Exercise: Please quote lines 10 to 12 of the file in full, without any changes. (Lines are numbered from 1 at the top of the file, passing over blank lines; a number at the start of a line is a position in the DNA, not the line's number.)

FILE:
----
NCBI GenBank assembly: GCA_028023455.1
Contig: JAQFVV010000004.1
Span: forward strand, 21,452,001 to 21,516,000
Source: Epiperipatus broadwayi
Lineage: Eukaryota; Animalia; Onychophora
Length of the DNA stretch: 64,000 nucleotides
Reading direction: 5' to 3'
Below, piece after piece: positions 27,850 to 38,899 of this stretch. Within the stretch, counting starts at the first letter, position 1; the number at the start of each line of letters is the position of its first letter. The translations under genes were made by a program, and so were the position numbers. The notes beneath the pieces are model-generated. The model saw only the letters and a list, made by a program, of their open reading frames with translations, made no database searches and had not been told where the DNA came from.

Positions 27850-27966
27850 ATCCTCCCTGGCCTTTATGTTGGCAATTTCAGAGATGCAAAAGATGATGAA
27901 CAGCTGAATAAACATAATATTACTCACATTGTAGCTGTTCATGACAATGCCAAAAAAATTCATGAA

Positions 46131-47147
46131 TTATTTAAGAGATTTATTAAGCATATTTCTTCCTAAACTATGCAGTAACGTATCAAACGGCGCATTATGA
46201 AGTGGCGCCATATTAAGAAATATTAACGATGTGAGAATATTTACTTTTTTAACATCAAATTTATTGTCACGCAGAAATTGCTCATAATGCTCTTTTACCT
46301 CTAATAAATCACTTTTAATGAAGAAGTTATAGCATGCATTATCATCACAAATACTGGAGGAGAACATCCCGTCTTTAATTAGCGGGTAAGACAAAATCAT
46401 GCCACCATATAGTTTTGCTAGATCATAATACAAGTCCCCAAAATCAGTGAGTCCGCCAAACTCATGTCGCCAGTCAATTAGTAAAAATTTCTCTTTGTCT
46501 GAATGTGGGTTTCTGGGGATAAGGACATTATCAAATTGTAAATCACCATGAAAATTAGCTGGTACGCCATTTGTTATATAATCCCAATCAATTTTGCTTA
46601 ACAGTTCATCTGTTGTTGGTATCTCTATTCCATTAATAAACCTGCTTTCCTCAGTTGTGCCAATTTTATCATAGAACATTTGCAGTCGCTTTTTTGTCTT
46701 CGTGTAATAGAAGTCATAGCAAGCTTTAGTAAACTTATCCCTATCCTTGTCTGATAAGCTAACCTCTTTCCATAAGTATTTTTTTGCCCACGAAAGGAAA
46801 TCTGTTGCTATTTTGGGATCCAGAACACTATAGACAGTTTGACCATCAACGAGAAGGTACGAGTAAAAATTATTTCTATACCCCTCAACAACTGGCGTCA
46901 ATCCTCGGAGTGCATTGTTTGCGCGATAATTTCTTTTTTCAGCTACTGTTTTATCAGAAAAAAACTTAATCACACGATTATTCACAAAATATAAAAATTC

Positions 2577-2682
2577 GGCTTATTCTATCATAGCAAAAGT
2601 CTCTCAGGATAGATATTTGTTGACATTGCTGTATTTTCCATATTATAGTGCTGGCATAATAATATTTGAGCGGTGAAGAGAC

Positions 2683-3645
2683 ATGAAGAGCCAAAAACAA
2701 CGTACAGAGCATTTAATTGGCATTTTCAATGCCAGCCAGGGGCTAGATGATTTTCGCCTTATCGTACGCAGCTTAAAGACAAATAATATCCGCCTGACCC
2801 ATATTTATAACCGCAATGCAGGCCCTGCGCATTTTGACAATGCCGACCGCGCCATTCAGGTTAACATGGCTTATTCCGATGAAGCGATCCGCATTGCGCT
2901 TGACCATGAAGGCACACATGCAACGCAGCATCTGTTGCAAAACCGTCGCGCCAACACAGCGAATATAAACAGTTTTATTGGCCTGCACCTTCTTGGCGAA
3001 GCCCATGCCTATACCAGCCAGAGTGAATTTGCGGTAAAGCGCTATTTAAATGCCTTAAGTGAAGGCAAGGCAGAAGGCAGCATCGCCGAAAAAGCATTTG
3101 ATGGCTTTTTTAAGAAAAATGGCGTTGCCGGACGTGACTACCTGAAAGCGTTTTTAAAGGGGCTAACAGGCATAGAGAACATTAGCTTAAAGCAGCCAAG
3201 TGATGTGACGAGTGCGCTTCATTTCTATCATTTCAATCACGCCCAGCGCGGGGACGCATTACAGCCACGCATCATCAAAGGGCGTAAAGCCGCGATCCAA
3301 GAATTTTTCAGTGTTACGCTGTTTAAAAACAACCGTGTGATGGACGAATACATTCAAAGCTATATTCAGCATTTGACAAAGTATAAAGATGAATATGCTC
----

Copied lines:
27850 ATCCTCCCTGGCCTTTATGTTGGCAATTTCAGAGATGCAAAAGATGATGAA
27901 CAGCTGAATAAACATAATATTACTCACATTGTAGCTGTTCATGACAATGCCAAAAAAATTCATGAA

Positions 46131-47147